This last aspect of the family dynamic is, in its way, the most damaging to Sannie and Ernest; their brother died fighting for the freedom from apartheid that’s a part of their lives, but even post-apartheid, long-held prejudices still stand. A restaurant may have to allow a black family to eat there, but that doesn’t mean the white owner and guests, or even the wait staff, like it. You can legislate moral issues, but you can’t change what’s in people’s hearts; only time will change that, and when both the oppressors and the oppressed are tied to old values, change happens slowly. But for Sannie, who brings the trio of Daniel’s friends in to seek revenge for her brother’s death, a life lesson about atonement and forgiveness lurks around the corner.

Forgiveness is a beautifully made film, with layers of meaning waiting to be discovered within its frames. Everything from the fishing nets and fishing trade that anchors a people to the safety of their village, to the sacrificial big catch that opens the film, to the ways in which the shadows of apartheid are revealed by moments of light, to the film’s heavy thematic elements of guilt, forgiveness, and once again cycling back around to guilt — all of these things play their key parts. Tonally, the sorrow and grief underlying the story are evoked by the seasonal darkness of the fishing village; Forgiveness was deliberatly shot during the winter, when the fishing village feels anchored to the earth by heavy grey clouds and near-constant rain awaiting a ray of light to break it. Forgiveness is an early film of the DV8 intiative funding South African films, and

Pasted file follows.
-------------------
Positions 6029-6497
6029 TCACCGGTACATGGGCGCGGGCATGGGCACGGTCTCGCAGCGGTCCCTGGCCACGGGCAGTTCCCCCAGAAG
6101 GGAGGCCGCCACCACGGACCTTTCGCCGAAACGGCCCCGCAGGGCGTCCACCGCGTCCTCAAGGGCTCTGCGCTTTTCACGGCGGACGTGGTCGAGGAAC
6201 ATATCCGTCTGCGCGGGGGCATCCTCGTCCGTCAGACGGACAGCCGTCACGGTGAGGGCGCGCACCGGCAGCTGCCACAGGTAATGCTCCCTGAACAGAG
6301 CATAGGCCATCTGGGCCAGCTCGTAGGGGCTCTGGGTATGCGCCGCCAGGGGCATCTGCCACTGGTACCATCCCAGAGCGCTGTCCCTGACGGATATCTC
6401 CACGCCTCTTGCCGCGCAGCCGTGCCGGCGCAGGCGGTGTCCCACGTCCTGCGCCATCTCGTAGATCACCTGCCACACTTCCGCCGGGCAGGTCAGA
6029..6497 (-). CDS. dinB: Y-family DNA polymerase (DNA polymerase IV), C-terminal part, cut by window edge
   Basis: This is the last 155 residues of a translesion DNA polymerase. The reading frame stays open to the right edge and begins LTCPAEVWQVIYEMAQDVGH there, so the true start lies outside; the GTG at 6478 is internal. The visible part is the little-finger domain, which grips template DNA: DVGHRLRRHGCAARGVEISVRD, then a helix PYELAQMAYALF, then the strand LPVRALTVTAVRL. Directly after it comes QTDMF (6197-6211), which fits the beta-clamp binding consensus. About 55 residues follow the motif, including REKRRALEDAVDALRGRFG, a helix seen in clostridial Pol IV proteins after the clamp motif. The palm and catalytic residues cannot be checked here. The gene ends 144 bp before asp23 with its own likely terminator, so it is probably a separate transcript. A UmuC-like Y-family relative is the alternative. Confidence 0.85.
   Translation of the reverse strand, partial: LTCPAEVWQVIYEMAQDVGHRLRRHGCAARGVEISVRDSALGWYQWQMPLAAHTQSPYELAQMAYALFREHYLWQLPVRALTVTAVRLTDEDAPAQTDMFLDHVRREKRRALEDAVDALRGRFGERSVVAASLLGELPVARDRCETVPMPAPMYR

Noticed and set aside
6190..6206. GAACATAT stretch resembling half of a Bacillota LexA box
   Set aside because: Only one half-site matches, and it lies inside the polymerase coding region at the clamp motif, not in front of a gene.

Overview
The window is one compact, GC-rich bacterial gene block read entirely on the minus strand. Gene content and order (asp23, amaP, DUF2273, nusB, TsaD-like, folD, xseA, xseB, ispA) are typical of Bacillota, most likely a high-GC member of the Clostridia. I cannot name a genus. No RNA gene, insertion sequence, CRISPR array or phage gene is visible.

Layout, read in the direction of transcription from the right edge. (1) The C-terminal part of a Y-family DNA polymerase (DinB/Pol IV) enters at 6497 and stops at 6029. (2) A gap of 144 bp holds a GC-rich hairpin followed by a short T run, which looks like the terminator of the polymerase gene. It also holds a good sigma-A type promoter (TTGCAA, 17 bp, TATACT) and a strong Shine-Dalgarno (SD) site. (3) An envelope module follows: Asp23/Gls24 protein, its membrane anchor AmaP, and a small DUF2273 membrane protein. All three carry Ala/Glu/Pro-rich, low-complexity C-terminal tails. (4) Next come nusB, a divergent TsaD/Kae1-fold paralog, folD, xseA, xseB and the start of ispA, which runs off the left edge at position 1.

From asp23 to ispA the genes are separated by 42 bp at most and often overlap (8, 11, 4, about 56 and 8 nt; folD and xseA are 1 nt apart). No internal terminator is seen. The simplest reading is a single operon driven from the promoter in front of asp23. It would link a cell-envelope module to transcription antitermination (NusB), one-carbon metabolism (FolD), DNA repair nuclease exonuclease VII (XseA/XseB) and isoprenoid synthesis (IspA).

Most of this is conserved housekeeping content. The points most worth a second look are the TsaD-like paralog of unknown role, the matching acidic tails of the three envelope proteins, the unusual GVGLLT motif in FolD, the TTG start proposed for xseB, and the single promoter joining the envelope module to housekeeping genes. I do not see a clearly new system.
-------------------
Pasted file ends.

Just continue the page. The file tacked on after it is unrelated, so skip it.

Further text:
it’s an excellent, very much underseen film that deserved a wider audience.

Saraband features Liv Ullman and Erland Josephson reprising their roles as Marianne and Johan from Bergman’s acclaimed 1973 Scenes from a Marriage; both were originally shot for television broadcast in Bergman’s native Sweden and released theatrically in the US with subtitles. Saraband derives its title from Bach’s fifth cello suite, which features prominently in the film (and, as an aside, was also used in Bergman’s Cries and Whispers, 1971).

The film, which is structured with a precison that evokes its musical namesake (10 distinct acts, bookended by a prologue and epilogue) revisits Marianne and Johan some 30 years after their divorce. Bergman opens on Marianne, addressing the viewer, randomly sorting through photographs spread on a table, until she settles on a photograph of Johan, her first husband and the father of her two children. Marianne decides it would be nice to see Johan again, and so she shows up at his remote country home, where Johan is in the midst of dealing with a family crisis of sorts involving Henrik, the son of his second marriage, and his granddaughter Karin, a cello player, who has always been taught and controlled by her father, who is a conductor.

In many ways, this film is less about Johan and Marianne than it is about the conflicted parent-child relationship between Johan and Henrik, with Marianne serving as observer and, occasionally, commentator. The rawness and rage Bergman explores in the relationship between father and son is, perhaps, Bergman’s most naked exploration through film of his own conflicts as man.